A soil test should be taken prior to seeding small grains, and any pH problems should be corrected prior to seeding. In most cases, nitrogen is required to meet crop needs. If forage is the primary objective, nitrogen should be applied pre-plant or in early winter. In broadcast seeded small grains, it is acceptable to mix seed and fertilizer as long as a uniform blend is obtained. Mixing of fertilizer and seed is not recommended in drill-seeded small grains. If forage plus grain is the end goal, it is advisable to split the nitrogen application between an early winter application and a second application after cattle have been removed. The amount of nitrogen applied depends on the yield goal of forage or grain. When determining yield goals, assume it takes 30 to 40 lbs N/ acre to produce 1,000 lbs of forage and 2 lbs N/ acre to produce one bushel of grain. The yield goal should be based on past experience and in-season assessment of yield potential.
Phosphorous (P) is especially important in the early stages of small grain growth. The most efficient way to provide it to seedlings is an in-furrow band. Banding P fertilizer into the row with seed presents little danger to seedlings; however, the amount of nitrogen plus potassium applied with the seed should not exceed 30 lbs/acre total.
If forage is the primary objective, in-season weed control may not be necessary. If grain is to be harvested, it is necessary to control winter annual weeds with a herbicide. Many herbicides labeled for wheat have grazing restrictions and some do not control all winter annual weeds present in Oklahoma wheat fields. So, it is extremely important to know what weeds are present and to read and follow label directions carefully. In addition to herbicides, insecticides may be required to control insect pests such as fall armyworm, grasshoppers, or cutworms.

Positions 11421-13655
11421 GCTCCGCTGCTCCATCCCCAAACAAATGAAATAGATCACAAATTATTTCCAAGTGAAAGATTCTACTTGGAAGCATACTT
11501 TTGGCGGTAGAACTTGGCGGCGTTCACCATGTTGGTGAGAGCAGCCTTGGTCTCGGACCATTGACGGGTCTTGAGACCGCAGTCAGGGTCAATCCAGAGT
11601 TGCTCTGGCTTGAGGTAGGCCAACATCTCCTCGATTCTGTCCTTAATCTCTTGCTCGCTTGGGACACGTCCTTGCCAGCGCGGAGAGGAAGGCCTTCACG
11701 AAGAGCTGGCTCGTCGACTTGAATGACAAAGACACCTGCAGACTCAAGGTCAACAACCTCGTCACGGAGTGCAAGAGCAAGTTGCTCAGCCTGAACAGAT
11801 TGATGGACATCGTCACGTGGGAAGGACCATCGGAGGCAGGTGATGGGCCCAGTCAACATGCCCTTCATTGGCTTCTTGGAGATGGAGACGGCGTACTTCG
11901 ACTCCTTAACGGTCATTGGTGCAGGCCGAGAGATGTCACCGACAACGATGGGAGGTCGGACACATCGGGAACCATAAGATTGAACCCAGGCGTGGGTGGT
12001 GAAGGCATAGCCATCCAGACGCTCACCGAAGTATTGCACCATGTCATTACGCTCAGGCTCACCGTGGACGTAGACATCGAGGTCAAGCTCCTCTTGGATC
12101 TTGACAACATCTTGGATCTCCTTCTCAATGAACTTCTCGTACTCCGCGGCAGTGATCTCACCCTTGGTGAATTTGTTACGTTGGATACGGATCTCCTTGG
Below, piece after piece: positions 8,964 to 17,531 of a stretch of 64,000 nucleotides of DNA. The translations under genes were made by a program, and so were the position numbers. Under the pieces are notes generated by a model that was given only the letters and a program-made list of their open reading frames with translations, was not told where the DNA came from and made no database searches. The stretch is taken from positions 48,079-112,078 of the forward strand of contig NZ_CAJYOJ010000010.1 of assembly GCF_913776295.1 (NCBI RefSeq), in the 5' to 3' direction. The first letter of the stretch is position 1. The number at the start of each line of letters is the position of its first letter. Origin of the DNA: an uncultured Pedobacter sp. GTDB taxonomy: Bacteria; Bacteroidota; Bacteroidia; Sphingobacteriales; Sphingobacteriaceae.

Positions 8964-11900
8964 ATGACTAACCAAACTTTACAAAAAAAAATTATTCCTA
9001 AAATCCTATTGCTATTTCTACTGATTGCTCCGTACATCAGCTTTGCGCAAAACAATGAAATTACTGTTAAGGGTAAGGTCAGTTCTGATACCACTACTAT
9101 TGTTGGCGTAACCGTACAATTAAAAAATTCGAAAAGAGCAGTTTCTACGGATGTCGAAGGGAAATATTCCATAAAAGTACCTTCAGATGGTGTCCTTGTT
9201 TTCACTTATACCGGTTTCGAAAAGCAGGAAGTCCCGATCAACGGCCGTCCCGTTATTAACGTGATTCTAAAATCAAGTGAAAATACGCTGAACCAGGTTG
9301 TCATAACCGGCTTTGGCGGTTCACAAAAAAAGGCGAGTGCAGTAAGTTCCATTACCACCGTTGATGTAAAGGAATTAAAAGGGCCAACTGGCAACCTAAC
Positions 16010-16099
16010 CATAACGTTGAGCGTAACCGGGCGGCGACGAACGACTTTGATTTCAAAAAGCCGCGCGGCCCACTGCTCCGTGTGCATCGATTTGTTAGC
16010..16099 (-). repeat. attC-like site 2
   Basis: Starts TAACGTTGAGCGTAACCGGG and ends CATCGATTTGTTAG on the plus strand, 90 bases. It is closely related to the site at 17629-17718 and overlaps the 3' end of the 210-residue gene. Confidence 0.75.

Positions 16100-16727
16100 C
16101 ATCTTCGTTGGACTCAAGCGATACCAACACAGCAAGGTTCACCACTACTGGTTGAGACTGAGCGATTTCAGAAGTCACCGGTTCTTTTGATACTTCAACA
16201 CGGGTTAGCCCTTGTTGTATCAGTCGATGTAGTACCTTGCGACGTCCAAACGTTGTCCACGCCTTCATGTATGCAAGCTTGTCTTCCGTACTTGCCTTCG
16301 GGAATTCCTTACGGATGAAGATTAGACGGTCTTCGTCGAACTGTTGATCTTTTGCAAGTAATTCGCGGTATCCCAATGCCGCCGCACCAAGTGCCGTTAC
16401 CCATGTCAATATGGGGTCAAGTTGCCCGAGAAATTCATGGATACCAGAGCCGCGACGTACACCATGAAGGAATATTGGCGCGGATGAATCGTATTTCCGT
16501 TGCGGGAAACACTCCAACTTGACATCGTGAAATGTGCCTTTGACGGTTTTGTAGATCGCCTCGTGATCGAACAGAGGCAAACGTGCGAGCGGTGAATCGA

Figure 3. The wheat plant on the left has well-established crown roots and can withstand grazing by cattle. The plant on the left has one crown root initiated and needs more growth prior to grazing.
When to Graze
Small grains require an adequate root system to anchor plants in the soil. Without an adequate root system, cattle will pull plants from the soil while grazing and reduce plant stand and future forage production potential. For this reason, small grains should not be grazed until crown roots are developed.
Another rule of thumb that can be applied to small grains such as spring oat is to delay grazing until plants are at least six inches tall. Oats and barley generally do not recover from grazing as well as winter wheat, so waiting until plants are larger and using rotational grazing strategies that leave plenty of green leaf area will increase the longevity of these small grains.
A properly fertilized sod-seeded grain crop can provide 0.75 to 1.5 tons/acre of fall forage and two to three tons/acre of full-season forage. To achieve this type of production, however, 60 to 150 lb/acre of nitrogen is required and the bulk of this should be provided in the form of nitrogen fertilizer. A grain yield of 15 to 30 bu/acre can be achieved in a dual-use system if grazing is terminated at the first hollow stem stage of growth, weeds are managed, and adequate fertility is supplied. A yield goal of 1 ton per acre of forage followed by 20 bu/acre of grain, for example, would require 100 lb/acre of nitrogen. So, while sod-seeded small grains pasture can provide supplemental grazing and grain income, it should not be viewed as a cheap source of additional grazing.
Small Grains Extension Specialist
Soil and Water Conservation Extension Specialist